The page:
IMG_6700And finally, choice and fit. I find shopping for clothes very frustrating now. In addition to thinking about the workers who made the clothing on the racks, I also now notice how poorly things are made in a way that I never did before learning how to sew. Mismatched stripes drive me bananas, as do loose threads, clothes that are off-grain (ever wonder why your pants legs twist on that one pair of jeans?), and any other number of shortcuts. I’m also much more attuned to details, like the bows on my black polka-dotted dress, and picky about fit now.  Part of that has come from learning how clothes are supposed to fit, thanks to sewing, and part of that is from appreciating quality over quantity. If I only own 2 pairs of jeans, I want them to fit perfectly.

Well, that post turned out a lot more academic than I was intending. I guess I am a grad student even in the summer.  I hope it wasn’t too boring and gave you some interesting food for thought!

Advertisements

2 thoughts on “Why I sew

  1. Thanks for that post – it’s always interesting to find out what motivates other people to sew. I set myself a similar, but looser, goal to sew as many of my own clothes as I could this year as I too have fit problems and get frustrated with shop bought clothes because of the price (and often poor quality). I’m not very experienced at sewing clothes, but have enough under my belt that whilst I still buy the basics such as t-shirts (although I did have my first attempt at sewing a simple knit dress the other day – relative success – woohoo!), I can make the special things (pretty skirts, dresses for events etc) myself rather than buying something that I didn’t necessarily like, and at a high price! I love the freedom sewing your own gives you to combine fabric patterns with different styles and shapes – often I see garments in the shop in the right style, but not colour etc and find it really frustrating! I also really appreciate what you’re saying about ‘fast fashion’ and the way the workers in the industry are treated – I haven’t read the book you mentioned but do think it’s very important that people understand where their clothes come from and under what kind of conditions they are made. I feel that clothes are quite an easily disposable commodity to most people – if I sew something myself in a fabric I love (and hopefully get it to fit great!) I’m far more likely to take better care of it and get more wear out of it, trying to make it and all the hard work I put into it last for longer.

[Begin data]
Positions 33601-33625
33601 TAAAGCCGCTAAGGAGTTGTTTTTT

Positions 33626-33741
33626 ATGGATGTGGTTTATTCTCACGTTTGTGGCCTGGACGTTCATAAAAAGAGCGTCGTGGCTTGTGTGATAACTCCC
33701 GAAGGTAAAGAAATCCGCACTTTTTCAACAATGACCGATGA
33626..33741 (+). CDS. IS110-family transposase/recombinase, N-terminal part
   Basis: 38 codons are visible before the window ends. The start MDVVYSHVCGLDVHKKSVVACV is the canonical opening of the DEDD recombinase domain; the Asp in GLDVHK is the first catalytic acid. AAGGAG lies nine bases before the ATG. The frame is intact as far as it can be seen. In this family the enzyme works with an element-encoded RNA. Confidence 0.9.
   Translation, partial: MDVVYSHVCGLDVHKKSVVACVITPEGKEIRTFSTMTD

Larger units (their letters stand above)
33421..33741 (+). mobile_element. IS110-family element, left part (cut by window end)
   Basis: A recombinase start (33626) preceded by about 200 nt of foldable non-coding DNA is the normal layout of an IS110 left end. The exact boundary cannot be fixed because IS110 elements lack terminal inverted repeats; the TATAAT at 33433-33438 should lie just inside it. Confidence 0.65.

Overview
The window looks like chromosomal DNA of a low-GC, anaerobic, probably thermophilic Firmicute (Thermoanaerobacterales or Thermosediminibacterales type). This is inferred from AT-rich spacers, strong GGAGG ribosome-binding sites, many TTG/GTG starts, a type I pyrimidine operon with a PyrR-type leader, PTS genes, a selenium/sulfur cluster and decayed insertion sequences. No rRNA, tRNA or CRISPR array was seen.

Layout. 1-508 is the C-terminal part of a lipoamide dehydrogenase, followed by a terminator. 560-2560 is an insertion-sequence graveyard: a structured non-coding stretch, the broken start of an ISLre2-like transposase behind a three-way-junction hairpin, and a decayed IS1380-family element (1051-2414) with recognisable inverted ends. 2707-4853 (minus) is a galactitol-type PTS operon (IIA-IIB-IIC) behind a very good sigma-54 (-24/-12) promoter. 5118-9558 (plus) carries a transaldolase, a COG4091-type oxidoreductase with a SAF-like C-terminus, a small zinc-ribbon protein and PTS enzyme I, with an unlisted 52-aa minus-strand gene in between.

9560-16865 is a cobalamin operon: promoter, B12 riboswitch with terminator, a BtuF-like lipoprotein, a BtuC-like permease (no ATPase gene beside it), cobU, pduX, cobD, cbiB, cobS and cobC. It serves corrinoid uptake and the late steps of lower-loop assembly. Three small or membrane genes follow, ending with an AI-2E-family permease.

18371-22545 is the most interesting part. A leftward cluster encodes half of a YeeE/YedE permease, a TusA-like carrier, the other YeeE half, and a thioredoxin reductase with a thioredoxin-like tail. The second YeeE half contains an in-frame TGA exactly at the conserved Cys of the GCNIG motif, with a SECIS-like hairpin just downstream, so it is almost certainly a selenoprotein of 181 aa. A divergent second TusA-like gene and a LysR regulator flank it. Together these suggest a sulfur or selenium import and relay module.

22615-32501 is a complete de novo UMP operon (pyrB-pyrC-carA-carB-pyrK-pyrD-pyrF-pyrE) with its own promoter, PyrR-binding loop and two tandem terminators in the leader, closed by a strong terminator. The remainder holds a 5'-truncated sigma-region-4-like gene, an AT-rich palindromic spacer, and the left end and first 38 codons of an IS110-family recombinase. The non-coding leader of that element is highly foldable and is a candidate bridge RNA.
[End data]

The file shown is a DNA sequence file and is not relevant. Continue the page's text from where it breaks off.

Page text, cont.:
Like

Leave a Reply

Fill in your details below or click an icon to log in:

WordPress.com Logo

You are commenting using your WordPress.com account. Log Out / Change )

Twitter picture

You are commenting using your Twitter account. Log Out / Change )

Facebook photo

You are commenting using your Facebook account. Log Out / Change )

Google+ photo

You are commenting using your Google+ account. Log Out / Change )

Connecting to %s